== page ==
The LFADS model decomposes the latent code into an initial condition and a set of innovation-like inferred inputs that are then combined via an RNN to generate dynamics that explain the observed data. Recasting our work in the language of Kalman filters, our nonlinear generator is analogous to the linear state estimator in a Kalman filter, and we can loosely think of the inferred inputs in LFADS as innovations in the Kalman filter language. However, an “LFADS innovation” is not strictly defined as an error between the measurement and the readout of the state estimate. Rather, the LFADS innovation may depend on the observed data and the generation process in extremely complex ways.

## 2 Synthetic datasets

### 2.1 Lorenz system

The Lorenz system is a set of nonlinear equations for three dynamic variables. Its limited dimensionality allows its entire state space to be visualized. The evolution of the system’s state is governed as follows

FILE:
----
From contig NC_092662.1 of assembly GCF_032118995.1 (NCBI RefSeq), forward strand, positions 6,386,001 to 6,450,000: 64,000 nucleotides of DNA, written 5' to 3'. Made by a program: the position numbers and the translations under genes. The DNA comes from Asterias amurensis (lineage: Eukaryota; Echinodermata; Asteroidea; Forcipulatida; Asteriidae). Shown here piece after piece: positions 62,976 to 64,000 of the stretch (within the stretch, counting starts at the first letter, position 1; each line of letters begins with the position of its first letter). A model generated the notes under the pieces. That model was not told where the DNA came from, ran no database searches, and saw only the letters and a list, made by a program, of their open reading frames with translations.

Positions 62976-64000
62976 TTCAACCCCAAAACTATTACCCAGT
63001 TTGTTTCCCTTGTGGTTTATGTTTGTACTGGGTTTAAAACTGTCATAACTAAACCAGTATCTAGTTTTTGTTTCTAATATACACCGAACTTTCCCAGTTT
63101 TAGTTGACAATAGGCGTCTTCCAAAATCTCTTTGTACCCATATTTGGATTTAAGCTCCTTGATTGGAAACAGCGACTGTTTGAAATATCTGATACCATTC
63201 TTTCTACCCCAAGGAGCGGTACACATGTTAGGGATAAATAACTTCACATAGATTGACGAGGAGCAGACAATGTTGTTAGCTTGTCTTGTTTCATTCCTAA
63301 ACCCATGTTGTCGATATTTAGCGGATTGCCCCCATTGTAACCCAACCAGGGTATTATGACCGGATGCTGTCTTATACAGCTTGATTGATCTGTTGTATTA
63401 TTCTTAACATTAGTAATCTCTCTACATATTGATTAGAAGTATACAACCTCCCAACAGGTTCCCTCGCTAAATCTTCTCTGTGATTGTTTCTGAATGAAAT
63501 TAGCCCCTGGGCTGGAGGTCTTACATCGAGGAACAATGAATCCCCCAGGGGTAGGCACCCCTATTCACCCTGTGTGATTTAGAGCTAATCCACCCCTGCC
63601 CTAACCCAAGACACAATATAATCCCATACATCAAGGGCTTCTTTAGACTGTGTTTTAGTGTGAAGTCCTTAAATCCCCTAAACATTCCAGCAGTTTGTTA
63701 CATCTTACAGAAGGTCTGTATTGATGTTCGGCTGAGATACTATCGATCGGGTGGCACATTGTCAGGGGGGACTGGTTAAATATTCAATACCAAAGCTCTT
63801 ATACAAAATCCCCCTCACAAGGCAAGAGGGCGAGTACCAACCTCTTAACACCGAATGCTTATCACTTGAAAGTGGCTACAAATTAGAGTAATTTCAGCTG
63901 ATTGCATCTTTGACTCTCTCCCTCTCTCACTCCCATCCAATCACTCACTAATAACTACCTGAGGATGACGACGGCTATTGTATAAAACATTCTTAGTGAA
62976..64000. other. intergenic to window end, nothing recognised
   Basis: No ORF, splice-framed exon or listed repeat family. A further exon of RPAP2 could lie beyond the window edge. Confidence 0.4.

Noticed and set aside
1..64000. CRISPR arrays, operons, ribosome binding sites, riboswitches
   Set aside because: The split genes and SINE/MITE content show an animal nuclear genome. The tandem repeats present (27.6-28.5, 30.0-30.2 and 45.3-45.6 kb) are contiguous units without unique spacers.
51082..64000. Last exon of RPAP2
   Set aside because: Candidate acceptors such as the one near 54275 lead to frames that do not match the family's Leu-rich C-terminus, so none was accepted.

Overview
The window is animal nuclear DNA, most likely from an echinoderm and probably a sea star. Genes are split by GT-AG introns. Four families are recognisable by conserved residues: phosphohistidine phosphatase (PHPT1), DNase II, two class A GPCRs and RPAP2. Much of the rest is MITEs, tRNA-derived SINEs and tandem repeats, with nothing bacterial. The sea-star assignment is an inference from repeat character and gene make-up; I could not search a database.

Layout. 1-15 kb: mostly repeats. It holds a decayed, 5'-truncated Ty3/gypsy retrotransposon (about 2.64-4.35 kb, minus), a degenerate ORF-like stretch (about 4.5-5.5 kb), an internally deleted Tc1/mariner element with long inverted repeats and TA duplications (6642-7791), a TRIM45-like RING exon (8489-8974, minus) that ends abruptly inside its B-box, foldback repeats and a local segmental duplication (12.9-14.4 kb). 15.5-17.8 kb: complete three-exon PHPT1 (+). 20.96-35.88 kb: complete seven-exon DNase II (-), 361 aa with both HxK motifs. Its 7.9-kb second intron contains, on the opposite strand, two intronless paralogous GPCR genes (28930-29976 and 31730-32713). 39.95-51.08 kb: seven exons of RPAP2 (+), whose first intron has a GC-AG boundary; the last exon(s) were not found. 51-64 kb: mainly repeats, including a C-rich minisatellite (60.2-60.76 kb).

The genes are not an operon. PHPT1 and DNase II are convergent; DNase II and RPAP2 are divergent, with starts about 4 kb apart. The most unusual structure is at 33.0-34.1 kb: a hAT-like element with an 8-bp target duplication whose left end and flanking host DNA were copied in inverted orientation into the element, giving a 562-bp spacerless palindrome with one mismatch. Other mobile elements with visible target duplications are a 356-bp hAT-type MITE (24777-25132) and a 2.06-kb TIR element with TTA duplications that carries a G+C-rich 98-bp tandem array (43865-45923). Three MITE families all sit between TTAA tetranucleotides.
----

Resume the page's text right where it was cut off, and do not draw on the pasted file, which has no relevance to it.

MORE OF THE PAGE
We used the standard parameter values known for inducing chaos, *σ* = 10, *ρ* = 28, and *β* = 8/3, and used Euler integration with Δ*t* = 0.006. As in [37], we simulated a population of neurons with firing rates given by linear readouts of the Lorenz variables using random weights, followed by an exponential nonlinearity. Spikes from these firing rates were then generated by a Poisson process.